Publication: Monitor Volume: 3 Issue: 69

At a time when Russo-Chinese military relations are booming, navy commander-in-chief Adm. Feliks Gromov has warned that the current border talks between the two countries could give China an outlet onto the Sea of Japan — a development that has the potential, in Gromov’s view, to change the military-strategic balance in Asia. Gromov was referring to an area where the Chinese, Russian, and North Korean borders meet along the Tumannaya River. Presently, Chinese territory ends 17 kilometers from the Sea of Japan, with the river marking the Chinese-North Korean border north of that point and the Russian-North Korean border south to the Sea. Gromov said that the new agreement might allow Chinese vessels to sail down the Tumannaya and into the Sea of Japan. (Interfax-Eurasia, April 18)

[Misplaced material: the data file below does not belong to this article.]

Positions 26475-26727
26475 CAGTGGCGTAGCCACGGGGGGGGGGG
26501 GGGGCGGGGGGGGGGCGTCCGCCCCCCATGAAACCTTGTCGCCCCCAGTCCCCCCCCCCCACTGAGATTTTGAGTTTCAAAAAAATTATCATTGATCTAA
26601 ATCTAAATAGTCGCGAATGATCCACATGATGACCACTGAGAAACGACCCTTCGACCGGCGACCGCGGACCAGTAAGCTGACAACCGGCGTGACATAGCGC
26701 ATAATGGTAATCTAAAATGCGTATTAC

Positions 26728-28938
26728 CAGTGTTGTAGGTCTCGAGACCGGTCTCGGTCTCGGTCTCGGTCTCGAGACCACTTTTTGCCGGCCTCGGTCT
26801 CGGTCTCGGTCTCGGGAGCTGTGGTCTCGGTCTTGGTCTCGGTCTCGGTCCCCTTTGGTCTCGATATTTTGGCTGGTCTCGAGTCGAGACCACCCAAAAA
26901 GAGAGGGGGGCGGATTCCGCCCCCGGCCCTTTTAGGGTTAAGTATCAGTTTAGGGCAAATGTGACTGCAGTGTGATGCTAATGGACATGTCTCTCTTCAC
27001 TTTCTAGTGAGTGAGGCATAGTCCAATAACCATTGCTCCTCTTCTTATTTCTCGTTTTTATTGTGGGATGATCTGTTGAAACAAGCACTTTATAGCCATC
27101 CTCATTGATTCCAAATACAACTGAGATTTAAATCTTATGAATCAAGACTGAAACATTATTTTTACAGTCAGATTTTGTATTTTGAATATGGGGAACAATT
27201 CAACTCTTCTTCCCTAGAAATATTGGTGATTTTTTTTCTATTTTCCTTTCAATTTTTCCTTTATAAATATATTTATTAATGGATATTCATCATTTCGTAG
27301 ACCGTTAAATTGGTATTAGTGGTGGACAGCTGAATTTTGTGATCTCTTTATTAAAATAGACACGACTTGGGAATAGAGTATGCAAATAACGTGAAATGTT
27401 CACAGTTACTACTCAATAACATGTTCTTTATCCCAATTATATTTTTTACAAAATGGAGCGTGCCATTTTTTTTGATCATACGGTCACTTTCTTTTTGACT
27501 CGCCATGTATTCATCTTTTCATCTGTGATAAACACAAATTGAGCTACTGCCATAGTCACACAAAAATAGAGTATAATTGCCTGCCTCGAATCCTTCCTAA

The Russian Foreign Ministry called Gromov’s apprehensions "groundless," observing that the river is too shallow for warships and that the border agreement would not give China the legal right to use the lower 17 kilometers of the river. (Interfax, April 18)

Gromov’s implicit warnings about Chinese naval power notwithstanding, the first deputy commander-in-chief of Russia’s fleet, Adm. Igor Kasatonov, has confirmed that Russia plans to supply two Sovremenny-class destroyers to China this year. The 8,000-ton guided missile destroyers — being built at the Zhdanov Shipyards in St. Petersburg — are 70 percent complete and were originally destined for the Russian navy. Kasatonov warned that the Russian navy stands to lose unless the ships are replaced, and bemoaned the fact that fewer and fewer surface combatants are being built. "Unless funds for construction are increased," he said, "numerous production lines and technologies can be lost forever." The Sovremenny class normally carries eight "Moskit" surface-to-surface missiles as its main armament. The Chinese are reportedly asking to have 24 launchers installed on each ship. (Interfax, April 21)

Baltic Accession to NATO Would Equal Cuban Missile Crisis, Senior Russian Analyst Says.